Launching an embedded analytics project can be a difficult task for software development managers and product owners alike. Add onto that the urgency to quickly evaluate test and implement a 3rd party solution that’s becoming more the norm in agile development environments and you can easily see how proper planning can be overlooked. You would be surprised how many companies see problems and delays midway through an embedded analytics project because they didn’t align executive and customer expectations before kicking a project off.
It makes sense to try and get quick wins for your customers and embedding an analytics product can be a great way to do that. To ensure you get the most value out of an embedded analytics project, we’ve put together an easy to follow 3-step guide to planning your embedded analytics project.
1. Define Data Insight Vision with Stakeholders
Deliverable: Full Requirements Document
The first and most important step in planning an embedded analytics project is to define the vision for data insights with key stakeholders, this includes both internal stakeholders and customers. A data insight vision is the ideal version of your customer’s and executive team’s insights experience.
The goal of these discussions is to bridge the gap between internal and customer requirements and should always focus on clearly defining the three key areas below:
- Business Requirements- Questions around business requirements for an embedded analytics project should focus on the overall value customers will receive from additional insight, the future objectives of the business, and the financial measures of success for this project. Some example questions would be:
- “Are we going to offer this reporting and analytics package as a part of our core offering? Or as an add-on?”
- “How will the additional insights provided affect our customer’s perceived value of our product?”
- Technical Requirements- Questions around technical requirements should focus on potential deployment models, what hardware and software will be needed, and expectations for how an analytics product will embed to your product. Some examples would be:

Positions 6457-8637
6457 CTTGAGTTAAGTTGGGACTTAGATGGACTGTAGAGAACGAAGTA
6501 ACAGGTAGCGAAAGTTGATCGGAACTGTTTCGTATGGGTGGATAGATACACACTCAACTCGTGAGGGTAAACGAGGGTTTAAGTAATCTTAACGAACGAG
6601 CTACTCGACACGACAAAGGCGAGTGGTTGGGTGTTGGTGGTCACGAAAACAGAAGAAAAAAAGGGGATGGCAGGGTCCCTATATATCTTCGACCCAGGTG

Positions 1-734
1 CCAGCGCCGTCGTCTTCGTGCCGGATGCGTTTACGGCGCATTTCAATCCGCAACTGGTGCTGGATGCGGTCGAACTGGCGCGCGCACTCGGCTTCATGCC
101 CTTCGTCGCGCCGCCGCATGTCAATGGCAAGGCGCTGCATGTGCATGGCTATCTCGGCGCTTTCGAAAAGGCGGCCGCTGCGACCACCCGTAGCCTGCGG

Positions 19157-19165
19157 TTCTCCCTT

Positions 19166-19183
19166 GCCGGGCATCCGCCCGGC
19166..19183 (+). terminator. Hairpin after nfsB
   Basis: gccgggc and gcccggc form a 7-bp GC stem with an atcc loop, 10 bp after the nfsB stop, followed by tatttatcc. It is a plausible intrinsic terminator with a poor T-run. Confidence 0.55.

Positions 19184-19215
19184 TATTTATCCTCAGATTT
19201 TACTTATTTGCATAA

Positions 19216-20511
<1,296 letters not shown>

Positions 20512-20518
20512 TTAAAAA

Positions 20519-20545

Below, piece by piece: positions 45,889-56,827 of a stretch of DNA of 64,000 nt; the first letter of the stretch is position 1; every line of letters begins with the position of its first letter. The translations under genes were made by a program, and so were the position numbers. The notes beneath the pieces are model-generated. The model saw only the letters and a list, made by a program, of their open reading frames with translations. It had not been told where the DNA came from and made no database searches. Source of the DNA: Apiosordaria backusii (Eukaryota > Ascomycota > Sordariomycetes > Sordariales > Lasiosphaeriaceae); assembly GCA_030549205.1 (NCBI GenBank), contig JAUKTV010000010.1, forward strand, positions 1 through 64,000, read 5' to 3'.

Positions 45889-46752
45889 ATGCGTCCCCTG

- “Will the reporting and analytics technology deploy on-premises or in the cloud?”
- “What development resources are we able to allocate to deploying a third-party analytics solution?”
- “How does our hardware footprint and operations change?”
- Roadmap Requirements- Questions around roadmap requirements should focus on how future features will rely on an embedded analytics product and thereby defining any future dashboard and reporting needs. Some examples would be:
- “How will additional insights evolve customer use of our product?”
- “Of my future roadmap items, which will use the additional insights created from embedding additional analytics in my product?”
2. Model the Future Application’s Insight Experience
Deliverable: A Mock-Up of Your Application’s Insight Experience
The second set of discussions should focus on modeling the future application’s insight experience, this includes how customers will interact with analytics within your software. From this, you can better understand current workflows and pain points to determine what and where new features will be most beneficial. Insight experience can be separated into the two categories below.
- UI/UX Experience: Modeling your expected UI and UX experience gives you great insight into the best way to integrate an embedded analytics product. This often relies on the ability to match the look and feel of your current application and will give you a better idea of what customization options will be needed.
- Features/Capabilities Usage: Modeling current and predicted usage of reporting and analytics capabilities can help give great insight into where new features can enhance other parts of your product.
3. Reporting and Analytics Assessment
Deliverable: Reporting and Analytics Needs Analysis
You’ve gathered your requirements and have modeled your ideal insights experience, now what? The next step of the planning process is to take stock of deliverables needed by project end and which of these should take place during evaluation of candidate offerings. This can include specific customer reports, dashboards, filters, queries, visualizations, etc. During an evaluation, many companies duplicate their frequently accessed reports to see the work effort involved as a starting point. They then expand beyond current capabilities to understand potential opportunities for added value or differentiation.
Selecting an embedded reporting and analytics technology can be challenging but it doesn’t have to be if you plan. By aligning executive and customer requirements, modeling your ideal insights experience, and assessing the reporting and analytics deliverables, you’ll be well on your way towards fulfilling your insights vision. More importantly, you will be and well on your way towards adding important new customer value to your existing product or service.